Even before the birth of the Premier League way back in 1992, the cliché of the towering target man leading the attack existed in England. Standing the test of time, target men have become synonymous with the sport in the country. So, why is it that they are so rarely sighted on the field nowadays?
Bullying defenders with his physicality, getting into positions to tap/head in the final pass/cross, being the primary outlet of goals for his team — this is how the target man can be summarised. The Premier League has witnessed many such greats like Alan Shearer, Andy Cole, Dwight Yorke, Didier Drogba, Les Ferdinand, Dion Dublin, and in more recent times Harry Kane, Romelu Lukaku, and Dimitar Berbatov. Yet, as statistics testify, their time seems to have come to an end.
With Chelsea breaking the bank to seal the services of the in-form Timo Werner, the reliance of modern football teams on the versatile forward becomes evident.
Werner, the 24-year-old German international who has scored 32 goals and registered 13 assists in 44 appearances in all competitions this season, usually plays as a centre-forward for RB Leipzig. But when the need arises, he is more than adept to shift out wide in a front three, considering his senior career started on the left-wing at Stuttgart.
The scenario is similar back in England too — wide forwards have been dominating the numbers in almost all of the ‘Big Six’ teams for the past three seasons. Ever since Mohamed Salah joined Liverpool in 2017, he has won two Golden Boots, sharing last season’s award with his teammate Sadio Mane and Arsenal’s Pierre-Emerick Aubameyang. Unsurprisingly, both of them operate from the left for their respective teams.
As is evident from the data, wide-forwards have a free reign in the Premier League, with just four out-and-out strikers featuring in the list — Harry Kane, Sergio Aguero, Jamie Vardy, and Alexandre Lacazette.
Then again, Aguero and Vardy aren’t target men though — they don’t rely on their physicality to break down opposition defences, but instead put their pace, positioning, and finishing skills to good use. Vardy has even played as a LW early on in his career, and even as recently as the 2014/15 season.
Kane, on the other hand, is a curious case of persistence. The 26-year-old won two Golden Boots in 2015/16 and 2016/17, and has maintained his goalscoring rate owing to his multi-dimensional ability. Under Mauricio Pochettino, the Tottenham Hotspur striker’s output was maximised due to wide wingers and two central playmakers all feeding him balls from left, right, and centre.
What further delineates the stark shift from the nostalgic days of the poachers like Shearer, Cole, Drogba, and co. is the growing demand for creative and defensive outputs in an attacking arrowhead. The modern striker — for example, Roberto Firmino, Raul Jimenez, and Alexandre Lacazette — doesn’t only rely on his eye for goal to have an impact, he also contributes through his doggedness and vision in the middle of the park. Even the multifaceted Harry Kane has shaped himself in a way to not fall behind.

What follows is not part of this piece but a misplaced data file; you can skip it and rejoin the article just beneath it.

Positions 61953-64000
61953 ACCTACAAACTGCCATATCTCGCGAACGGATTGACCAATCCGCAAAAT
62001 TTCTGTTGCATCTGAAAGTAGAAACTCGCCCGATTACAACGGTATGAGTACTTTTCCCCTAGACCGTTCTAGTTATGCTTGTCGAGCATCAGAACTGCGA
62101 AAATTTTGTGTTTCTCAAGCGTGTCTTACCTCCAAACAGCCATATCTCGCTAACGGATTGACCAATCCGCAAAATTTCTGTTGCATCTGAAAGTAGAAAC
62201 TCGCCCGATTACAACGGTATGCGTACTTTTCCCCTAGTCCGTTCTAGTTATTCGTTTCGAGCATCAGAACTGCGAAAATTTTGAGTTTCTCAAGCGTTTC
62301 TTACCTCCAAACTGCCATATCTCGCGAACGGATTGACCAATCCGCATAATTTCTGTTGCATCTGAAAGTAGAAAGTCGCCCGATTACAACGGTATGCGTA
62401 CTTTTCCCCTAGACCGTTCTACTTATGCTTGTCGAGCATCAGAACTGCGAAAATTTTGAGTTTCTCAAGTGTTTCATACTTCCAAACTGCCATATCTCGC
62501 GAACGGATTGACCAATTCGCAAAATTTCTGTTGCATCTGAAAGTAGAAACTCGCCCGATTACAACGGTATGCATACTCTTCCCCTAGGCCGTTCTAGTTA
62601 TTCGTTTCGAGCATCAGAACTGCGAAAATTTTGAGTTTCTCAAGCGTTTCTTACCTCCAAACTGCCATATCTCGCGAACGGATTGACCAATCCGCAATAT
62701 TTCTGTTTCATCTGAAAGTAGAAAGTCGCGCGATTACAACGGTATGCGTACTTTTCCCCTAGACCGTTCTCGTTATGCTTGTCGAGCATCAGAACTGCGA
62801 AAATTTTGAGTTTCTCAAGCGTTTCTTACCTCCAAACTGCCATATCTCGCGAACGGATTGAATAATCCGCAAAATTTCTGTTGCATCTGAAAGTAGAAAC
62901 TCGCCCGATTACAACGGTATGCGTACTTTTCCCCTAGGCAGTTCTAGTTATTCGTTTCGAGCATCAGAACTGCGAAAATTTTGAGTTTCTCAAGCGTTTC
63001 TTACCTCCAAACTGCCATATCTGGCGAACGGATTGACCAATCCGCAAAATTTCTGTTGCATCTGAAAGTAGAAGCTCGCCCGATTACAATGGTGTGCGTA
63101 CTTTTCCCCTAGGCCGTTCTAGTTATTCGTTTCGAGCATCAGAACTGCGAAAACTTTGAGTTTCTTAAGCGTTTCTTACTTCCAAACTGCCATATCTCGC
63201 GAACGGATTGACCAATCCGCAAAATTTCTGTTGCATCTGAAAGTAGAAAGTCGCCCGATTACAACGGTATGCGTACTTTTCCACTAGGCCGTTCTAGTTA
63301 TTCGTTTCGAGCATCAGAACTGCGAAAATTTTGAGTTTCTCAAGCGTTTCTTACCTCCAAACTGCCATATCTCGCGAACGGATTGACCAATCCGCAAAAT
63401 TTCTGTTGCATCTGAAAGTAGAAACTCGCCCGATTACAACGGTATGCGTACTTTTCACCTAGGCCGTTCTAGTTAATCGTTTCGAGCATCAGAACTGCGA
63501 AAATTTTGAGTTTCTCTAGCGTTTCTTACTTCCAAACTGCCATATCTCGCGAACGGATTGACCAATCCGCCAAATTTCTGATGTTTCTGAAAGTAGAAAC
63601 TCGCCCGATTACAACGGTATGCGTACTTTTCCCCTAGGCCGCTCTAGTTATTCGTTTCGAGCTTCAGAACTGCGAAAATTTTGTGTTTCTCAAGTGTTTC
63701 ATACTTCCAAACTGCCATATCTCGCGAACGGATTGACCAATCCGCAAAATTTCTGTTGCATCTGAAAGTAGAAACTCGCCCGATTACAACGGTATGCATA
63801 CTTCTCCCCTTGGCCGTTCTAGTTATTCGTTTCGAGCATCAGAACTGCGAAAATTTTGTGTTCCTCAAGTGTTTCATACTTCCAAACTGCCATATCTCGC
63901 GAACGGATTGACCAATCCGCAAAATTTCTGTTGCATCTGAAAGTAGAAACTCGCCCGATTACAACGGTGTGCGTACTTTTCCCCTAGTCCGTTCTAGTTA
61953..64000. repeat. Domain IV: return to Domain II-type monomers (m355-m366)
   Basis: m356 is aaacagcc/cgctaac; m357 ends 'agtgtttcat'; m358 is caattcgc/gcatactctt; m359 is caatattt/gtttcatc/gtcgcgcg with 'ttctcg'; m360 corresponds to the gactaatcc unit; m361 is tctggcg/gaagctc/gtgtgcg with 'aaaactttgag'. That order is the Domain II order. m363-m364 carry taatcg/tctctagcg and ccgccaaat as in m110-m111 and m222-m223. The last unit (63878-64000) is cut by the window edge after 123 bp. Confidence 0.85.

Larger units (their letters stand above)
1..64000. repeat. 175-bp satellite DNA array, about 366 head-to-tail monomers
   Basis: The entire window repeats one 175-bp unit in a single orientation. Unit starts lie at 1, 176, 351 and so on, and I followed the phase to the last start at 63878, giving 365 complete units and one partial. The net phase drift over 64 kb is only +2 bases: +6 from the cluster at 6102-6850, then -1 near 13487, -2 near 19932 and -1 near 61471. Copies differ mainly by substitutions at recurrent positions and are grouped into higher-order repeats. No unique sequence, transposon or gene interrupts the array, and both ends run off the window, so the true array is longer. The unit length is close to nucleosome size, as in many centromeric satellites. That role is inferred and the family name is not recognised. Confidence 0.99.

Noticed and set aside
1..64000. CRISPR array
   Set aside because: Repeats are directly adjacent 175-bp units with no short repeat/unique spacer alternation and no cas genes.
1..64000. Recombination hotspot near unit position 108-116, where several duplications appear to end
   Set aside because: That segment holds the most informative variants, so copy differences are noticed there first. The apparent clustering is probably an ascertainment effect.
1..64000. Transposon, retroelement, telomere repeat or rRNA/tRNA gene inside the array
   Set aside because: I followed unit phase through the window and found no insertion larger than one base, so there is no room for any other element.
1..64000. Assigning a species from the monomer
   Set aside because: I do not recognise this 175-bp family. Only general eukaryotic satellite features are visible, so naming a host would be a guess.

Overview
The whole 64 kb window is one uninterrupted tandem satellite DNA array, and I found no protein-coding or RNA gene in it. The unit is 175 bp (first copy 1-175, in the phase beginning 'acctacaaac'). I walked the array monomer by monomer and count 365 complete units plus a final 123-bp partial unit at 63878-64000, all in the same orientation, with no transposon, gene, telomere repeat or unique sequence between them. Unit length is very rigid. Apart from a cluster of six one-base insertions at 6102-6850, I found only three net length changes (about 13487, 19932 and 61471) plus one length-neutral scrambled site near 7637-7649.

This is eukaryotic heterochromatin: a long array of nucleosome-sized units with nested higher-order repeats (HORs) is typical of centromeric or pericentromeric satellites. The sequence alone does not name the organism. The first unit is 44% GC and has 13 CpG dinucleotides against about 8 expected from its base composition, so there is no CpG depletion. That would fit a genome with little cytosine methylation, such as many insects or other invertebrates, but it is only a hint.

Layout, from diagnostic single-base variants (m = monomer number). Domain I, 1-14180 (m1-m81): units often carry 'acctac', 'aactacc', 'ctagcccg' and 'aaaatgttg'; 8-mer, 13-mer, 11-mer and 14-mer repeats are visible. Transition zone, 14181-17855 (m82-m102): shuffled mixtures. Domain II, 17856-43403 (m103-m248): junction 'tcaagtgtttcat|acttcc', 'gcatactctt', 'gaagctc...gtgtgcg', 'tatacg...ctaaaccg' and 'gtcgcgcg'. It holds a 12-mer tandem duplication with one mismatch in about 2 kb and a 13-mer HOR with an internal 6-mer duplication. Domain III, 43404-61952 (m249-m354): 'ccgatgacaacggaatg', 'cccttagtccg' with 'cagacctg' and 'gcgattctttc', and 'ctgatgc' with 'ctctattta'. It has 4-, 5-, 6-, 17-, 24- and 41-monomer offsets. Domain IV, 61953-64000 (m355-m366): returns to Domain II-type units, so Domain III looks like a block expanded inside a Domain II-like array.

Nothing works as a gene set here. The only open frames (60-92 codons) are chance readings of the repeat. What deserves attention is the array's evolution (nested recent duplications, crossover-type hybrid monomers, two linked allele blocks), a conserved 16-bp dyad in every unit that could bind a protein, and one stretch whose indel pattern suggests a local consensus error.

Although the metamorphosis of the Premier League winger into a lethal goalscoring threat is a fairly recent phenomenon, the seed was sown quite some time back. In his book, The Mixer, Michael Cox writes about how Eric Cantona was the pioneer of such a transformation of thought — that a forward can be technical in his approach and aid the team in building an attacking phase of play instead of just reaping the rewards of it.
Cox believes that the signings of Gianfranco Zola and Dennis Bergkamp by Chelsea and Arsenal respectively, and the influx of European managers with their dynamic ideas marked a shift in Premier League’s identity. Now, the league stands revolutionised by Jose Mourinho’s 4-3-3, Jürgen Klopp’s gegenpressing, and Pep Guardiola’s tiki-taka which all specifically demand individuals to be more than just a one-dimensional player.
Although it’d be factually incorrect to assume that target-men are extinct in the league, it’d not be wrong to argue that due to the ever-growing demands of modern football, they are finding it hard to prosper, e.g; West Ham United’s £40 million recruit Sebastian Haller, and even the likes of Christian Benteke and Andy Carroll. Even in mid-table clubs, the spotlight has shifted from the big and burly strikers to the silky and suave wide forwards like Wilfried Zaha, Felipe Anderson, Richarlison, Ryan Fraser, and Gerard Deulofeu.
Predictably, beyond the borders of the United Kingdom, the wide forward — rather, the “hybrid” forward — rules large as well. Following in the footsteps of Lionel Messi and Cristiano Ronaldo, world-class talents like Kylian Mbappe and Jadon Sancho are now aiming to conquer it all while slyly operating from the fringes.
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